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Wednesday, July 27, 2016

Digitizing All Fish

Washington Scientist Launches Effort to Digitize All Fish

Phuong Le | July 27, 2016

University of Washington biology professor Adam Summers no longer has to coax hospital staff to use their CT scanners so he can visualize the inner structures of sting ray and other fish.
Last fall, he installed a small computed tomography, or CT, scanner at the UW's Friday Harbor Laboratories on San Juan Island in Washington state and launched an ambitious project to scan and digitize all of more than 25,000 species in the world.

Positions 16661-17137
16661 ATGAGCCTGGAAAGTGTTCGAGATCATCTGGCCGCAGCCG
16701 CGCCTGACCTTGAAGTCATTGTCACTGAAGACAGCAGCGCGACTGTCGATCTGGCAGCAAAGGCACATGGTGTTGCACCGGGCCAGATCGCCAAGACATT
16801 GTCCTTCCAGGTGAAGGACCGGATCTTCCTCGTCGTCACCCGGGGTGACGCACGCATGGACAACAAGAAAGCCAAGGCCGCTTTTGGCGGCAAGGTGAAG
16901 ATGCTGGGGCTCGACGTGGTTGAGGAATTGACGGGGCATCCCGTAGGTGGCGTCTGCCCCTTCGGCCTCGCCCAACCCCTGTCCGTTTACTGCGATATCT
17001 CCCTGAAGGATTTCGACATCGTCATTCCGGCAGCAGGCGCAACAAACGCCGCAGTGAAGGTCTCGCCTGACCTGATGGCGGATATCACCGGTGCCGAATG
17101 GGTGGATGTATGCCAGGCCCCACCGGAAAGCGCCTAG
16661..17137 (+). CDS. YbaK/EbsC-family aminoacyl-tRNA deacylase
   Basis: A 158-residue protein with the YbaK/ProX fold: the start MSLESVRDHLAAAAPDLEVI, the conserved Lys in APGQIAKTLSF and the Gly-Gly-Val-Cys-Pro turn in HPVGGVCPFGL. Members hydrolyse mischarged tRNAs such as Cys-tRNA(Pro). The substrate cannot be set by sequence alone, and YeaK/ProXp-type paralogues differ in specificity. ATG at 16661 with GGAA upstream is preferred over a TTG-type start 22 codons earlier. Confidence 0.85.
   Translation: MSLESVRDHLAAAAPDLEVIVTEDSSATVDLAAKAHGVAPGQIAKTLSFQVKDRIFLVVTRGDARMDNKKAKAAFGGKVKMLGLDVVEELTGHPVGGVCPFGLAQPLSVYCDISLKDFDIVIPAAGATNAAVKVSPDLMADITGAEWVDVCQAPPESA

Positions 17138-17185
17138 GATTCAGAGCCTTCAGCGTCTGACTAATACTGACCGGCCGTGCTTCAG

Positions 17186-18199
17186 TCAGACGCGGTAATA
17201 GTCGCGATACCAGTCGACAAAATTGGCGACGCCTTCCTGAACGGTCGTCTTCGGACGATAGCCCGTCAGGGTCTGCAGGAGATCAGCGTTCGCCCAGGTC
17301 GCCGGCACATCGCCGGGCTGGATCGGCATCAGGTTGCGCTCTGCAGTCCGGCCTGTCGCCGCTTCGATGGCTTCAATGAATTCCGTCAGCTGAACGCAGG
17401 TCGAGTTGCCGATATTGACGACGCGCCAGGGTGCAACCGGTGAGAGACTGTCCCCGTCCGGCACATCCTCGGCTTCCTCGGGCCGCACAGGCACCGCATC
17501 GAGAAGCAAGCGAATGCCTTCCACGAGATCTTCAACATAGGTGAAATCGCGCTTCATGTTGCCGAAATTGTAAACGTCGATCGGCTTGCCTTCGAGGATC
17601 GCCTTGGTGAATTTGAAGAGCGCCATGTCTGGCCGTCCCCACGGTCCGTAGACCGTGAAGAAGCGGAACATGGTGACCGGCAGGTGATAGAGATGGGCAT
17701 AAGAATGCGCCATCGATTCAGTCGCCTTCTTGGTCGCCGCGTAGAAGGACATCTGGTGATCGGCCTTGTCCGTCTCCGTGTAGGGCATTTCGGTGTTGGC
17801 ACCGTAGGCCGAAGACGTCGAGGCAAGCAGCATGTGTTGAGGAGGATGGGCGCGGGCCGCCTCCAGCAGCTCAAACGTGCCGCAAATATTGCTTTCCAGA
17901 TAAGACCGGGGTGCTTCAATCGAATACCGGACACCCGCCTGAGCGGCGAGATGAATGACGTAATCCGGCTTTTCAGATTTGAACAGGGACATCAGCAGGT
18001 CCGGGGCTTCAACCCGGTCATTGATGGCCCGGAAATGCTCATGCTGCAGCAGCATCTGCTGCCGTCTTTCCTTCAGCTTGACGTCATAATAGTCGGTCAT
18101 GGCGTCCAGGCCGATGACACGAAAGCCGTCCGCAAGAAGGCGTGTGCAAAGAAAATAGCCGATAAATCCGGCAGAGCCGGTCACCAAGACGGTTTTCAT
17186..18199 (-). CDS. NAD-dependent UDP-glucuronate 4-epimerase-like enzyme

The idea is to have one clearinghouse of CT scan data freely available to researchers anywhere to analyze the morphology, or structure, of particular species.
So far, he and others have digitized images of more than 500 species, from poachers to sculpins, from museum collections around the globe. He plans to add thousands more and has invited other scientists to use the CT scanner, or add their own scans to the open-access database.


[Click to Enlarge] (Open Science Framework. Fish digitization.) Source:

<more at; related articles and links: (UW professor is digitizing every fish species in the world. July 19, 2016) and (American scientist is scanning all kinds of fish. July 26, 2016)>

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